Editor’s Note: This article was originally published by Web Marketing Today. Practical Ecommerce acquired Web Marketing Today in 2012. In 2016, we merged the two sites, leaving Practical Ecommerce as the successor.
Here’s what to look for in a good domain name.
- A good domain name is relatively short. A short name — if you can get it — is important for several reasons. It is easy to fit into logos, makes a better brand, is more easily recognizable, and is harder to misspell. Some companies have 50-character domain names spelling out their whole company name. That’s unwise. Long domain names don’t fit in forms, on billboards, or in Google PPC ads. Keep them relatively short.
- A good domain name is memorable. You remember generic names, such as Art.com and Garden.com. But you also remember more unique names such as Amazon.com, Google.com, and FogDog.com. Putting together strange combinations of words is fun and can be very productive. It helps if it rhymes like FogDog, or repeats sounds such as Google, or is sing-songy like WilsonWeb. Say your prospective domain name out loud to listen to its sounds. See if your tongue gets twisted around any syllables. Whatever your domain name, it should stick in the mind.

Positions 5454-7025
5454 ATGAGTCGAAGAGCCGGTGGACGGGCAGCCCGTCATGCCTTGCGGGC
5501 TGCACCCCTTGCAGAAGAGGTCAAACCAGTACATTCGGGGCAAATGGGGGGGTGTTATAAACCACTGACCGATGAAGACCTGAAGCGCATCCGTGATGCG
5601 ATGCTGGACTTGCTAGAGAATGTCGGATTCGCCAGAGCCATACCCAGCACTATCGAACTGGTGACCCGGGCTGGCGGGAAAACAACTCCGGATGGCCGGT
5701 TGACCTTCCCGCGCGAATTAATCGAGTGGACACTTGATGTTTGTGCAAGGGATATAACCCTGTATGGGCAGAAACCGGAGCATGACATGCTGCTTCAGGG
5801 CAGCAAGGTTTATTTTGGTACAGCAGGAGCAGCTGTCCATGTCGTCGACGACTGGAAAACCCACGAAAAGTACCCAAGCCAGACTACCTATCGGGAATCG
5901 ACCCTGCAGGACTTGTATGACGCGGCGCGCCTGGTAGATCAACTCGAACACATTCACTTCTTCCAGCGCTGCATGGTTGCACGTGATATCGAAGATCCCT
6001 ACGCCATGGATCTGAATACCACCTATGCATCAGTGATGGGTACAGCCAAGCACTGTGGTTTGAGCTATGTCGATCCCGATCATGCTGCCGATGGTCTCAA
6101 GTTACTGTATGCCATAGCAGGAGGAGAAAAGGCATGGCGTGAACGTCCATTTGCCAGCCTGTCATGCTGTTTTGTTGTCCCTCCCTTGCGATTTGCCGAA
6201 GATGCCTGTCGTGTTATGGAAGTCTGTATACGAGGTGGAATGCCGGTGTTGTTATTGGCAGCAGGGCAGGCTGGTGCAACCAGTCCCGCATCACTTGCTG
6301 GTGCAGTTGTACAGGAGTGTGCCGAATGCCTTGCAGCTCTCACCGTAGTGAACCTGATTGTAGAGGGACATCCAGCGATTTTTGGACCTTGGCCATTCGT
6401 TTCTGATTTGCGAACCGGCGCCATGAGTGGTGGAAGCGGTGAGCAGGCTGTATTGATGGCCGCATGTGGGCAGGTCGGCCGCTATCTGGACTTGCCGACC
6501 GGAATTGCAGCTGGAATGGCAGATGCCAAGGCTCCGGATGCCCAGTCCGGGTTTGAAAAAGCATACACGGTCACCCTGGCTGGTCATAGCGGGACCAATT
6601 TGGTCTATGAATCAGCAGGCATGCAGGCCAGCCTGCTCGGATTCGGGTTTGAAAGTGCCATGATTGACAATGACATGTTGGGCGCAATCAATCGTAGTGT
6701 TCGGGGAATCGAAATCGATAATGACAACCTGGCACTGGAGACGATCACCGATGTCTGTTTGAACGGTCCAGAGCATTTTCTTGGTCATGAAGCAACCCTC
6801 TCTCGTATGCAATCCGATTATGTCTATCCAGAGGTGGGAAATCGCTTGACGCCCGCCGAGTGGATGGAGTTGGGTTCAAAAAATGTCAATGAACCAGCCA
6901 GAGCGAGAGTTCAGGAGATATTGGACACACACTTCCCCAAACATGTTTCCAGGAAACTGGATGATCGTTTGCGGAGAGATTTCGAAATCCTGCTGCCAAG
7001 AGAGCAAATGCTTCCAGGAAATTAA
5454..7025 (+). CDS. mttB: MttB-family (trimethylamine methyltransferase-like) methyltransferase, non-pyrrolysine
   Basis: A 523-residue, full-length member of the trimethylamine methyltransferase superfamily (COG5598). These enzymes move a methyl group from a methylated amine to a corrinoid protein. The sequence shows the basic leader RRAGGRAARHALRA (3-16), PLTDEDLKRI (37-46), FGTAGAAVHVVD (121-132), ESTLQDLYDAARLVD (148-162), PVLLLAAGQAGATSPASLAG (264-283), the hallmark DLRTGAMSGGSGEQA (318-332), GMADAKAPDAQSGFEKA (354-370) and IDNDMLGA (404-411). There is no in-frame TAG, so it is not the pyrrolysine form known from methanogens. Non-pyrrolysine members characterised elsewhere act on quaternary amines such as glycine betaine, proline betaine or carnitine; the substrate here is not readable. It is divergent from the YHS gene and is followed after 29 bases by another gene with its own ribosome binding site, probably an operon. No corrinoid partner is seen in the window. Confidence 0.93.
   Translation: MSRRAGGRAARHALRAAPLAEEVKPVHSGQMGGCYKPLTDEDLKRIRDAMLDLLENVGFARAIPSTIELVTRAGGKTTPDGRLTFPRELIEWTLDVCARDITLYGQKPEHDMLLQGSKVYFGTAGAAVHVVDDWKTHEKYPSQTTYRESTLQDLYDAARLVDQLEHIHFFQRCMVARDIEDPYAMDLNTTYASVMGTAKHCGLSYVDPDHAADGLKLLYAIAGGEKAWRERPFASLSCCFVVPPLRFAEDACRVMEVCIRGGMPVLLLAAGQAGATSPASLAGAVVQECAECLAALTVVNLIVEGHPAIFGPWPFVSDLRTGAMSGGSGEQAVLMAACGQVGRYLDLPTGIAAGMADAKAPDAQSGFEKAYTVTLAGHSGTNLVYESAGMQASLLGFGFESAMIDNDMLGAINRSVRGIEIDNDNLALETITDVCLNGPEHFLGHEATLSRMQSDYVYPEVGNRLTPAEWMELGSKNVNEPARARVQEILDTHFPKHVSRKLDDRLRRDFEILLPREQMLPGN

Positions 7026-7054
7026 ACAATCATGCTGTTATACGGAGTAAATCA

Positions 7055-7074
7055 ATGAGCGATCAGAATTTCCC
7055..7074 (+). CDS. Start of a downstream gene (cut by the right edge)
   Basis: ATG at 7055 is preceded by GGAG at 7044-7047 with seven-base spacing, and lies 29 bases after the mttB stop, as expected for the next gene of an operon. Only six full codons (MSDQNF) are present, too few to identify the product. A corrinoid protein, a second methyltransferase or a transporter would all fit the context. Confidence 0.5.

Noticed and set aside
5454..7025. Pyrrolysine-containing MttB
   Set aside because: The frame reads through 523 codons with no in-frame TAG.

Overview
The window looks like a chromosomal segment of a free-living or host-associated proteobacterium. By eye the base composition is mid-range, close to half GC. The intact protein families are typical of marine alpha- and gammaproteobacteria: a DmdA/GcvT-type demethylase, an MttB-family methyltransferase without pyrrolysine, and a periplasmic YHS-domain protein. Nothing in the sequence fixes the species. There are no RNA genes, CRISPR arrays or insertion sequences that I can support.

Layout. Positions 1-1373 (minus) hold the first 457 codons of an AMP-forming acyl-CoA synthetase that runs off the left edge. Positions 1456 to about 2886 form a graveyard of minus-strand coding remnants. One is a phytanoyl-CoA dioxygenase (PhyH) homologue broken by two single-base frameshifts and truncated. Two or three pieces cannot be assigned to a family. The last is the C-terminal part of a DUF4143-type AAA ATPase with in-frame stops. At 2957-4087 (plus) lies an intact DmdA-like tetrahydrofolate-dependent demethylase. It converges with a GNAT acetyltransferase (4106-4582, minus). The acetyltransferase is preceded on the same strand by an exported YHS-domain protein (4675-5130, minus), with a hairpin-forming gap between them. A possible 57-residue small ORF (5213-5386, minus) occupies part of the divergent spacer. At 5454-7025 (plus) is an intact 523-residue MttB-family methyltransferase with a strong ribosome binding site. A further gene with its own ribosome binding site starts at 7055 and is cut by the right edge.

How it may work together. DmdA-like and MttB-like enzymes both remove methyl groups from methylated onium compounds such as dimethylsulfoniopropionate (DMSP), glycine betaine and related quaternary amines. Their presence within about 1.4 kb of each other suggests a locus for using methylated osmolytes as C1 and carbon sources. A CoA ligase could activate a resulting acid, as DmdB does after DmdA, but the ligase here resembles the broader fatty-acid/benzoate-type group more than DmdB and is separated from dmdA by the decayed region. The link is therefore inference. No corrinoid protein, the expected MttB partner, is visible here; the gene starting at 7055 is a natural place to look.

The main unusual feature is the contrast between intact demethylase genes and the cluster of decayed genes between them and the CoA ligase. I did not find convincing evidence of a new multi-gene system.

- A good domain name isn’t easily confused with others. In their desperation to find a domain name, some grasped at hyphenated names and put “the” in front of a word, as in TheStandard.com. The problem is confusion. Trademark laws are designed to prevent customer confusion. If the holder of a similar domain name is first to trademark his combination, it could threaten your domain name, or at least your ability to use it as a brand. Be sure to check with the US Patent and Trademark database (www.uspto.gov/main/trademarks.htm) or the trademark database for your country. Another consideration is how you’ll need to say your domain name over the phone. If you always have to say “spelled ding-hyphen-doodle.com” you’ll soon wish you’d left out the hyphens. Do your best to find a name that can’t be confused.
- A good domain name is hard to misspell. If people can misspell something, they will. The longer and more complex your domain name, the harder it is for your customers to type it in correctly. Many of them can’t type well to start with, so to type in a long name may lose you lots of business. At the low price of domain names, it may pay you to purchase the misspellings of a domain name, too. This way you’ll get the traffic intended for your site and discourage poachers from buying up the variants. Poachers can be driven off by lawsuits if you have trademark protection, but you don’t want that hassle.
- A good domain name relates to your business name or core business. It’s best if your domain name can be guessed from your company name. But in your search for a domain name, don’t give up if you can’t find the domain for your exact business name. Find functional names, names that describe your uniqueness, names that express an emotion or attitude.